China’s Ministry of Environmental Protection Given More Power to Inspect Provinces

China’s Ministry of Environmental Protection has been given more power to inspect all provinces, making it the country’s second highest authority allowed to send inspection teams and hold meetings with provincial leaders after the Central Commission for Discipline Inspection, China Daily reported.

According to Liu Changgen, head of the National Environmental Protection Inspection Office, 14 more provinces will now be subject to the inspection of the central government this year.

The news came after a pilot mission in Hebei Province was successfully completed. Insiders, however, noted that there is no final date yet when the ministry will begin its inspection, adding that plans for follow-up inspections are still subject to the approval of national authorities.

Disclosed on Wednesday, the Hebei inspection showed that the province is facing wide-ranging environmental problems, from ineffective law and regulation implementation to rapid ecological degradation.

Liu noted that central-level authorities worked hand in hand with top provincial officials during the month-long investigation in the province, currently regarded as one of China’s heavily polluted areas. Hebei accounts for around 25 percent of China’s steel output.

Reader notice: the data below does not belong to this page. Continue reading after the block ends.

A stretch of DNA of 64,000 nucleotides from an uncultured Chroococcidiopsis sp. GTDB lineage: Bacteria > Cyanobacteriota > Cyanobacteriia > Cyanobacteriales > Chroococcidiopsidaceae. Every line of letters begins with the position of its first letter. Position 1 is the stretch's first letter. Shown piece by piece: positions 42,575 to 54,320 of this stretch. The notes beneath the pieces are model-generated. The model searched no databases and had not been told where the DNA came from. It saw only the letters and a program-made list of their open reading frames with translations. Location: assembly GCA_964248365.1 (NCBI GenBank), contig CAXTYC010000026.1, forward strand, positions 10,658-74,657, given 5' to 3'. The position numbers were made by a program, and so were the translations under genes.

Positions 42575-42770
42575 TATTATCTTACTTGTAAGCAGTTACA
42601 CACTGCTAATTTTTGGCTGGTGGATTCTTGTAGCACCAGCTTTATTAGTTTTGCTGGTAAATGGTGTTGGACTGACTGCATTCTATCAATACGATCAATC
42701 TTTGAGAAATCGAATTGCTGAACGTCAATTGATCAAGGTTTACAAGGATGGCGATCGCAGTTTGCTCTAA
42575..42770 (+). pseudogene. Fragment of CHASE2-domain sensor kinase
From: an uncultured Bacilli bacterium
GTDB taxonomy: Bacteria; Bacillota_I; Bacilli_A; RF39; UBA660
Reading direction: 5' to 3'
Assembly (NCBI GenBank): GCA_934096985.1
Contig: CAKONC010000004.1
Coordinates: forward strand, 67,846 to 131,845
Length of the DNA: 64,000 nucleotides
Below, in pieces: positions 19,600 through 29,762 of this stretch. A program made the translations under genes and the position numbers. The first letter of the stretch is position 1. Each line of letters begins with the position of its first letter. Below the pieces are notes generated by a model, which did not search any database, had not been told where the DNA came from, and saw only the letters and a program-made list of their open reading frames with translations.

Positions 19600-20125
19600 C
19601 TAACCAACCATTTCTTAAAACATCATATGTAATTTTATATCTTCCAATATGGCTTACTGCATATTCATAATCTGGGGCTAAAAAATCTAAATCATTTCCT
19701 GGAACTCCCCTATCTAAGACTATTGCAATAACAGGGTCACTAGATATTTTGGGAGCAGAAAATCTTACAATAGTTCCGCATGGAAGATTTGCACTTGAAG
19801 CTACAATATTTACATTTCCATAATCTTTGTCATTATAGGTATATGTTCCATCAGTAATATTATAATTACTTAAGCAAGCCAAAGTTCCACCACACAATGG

The environment ministry noted that Hebei has five of China’s top 10 cities with the worst air pollution.

To efficiently address provincial-level issues, Liu said that the ministry has already laid out plans as to how inspection teams will be utilized. He stated that the teams will prioritize assessing how local officials “have met their promises and solved problems the inspectors find.”

The ministry has formed a group of 120 individuals dedicated to carrying out inspections. The group aims to cover all provincial areas every two years.

According to Zhang Xiaode, director of the Ecological Civilization Research Center at the Chinese Academy of Governance, “there has always been less enthusiasm about environmental protection at local . . . because many government officials are mainly assessed on the GDP growth rate of the area they serve,” China Daily noted.

“We need to set up a fundamental system to supervise environmental protection,” Zhang said, adding that “central government inspections will help spur local authorities to devote more efforts to environmental protection.”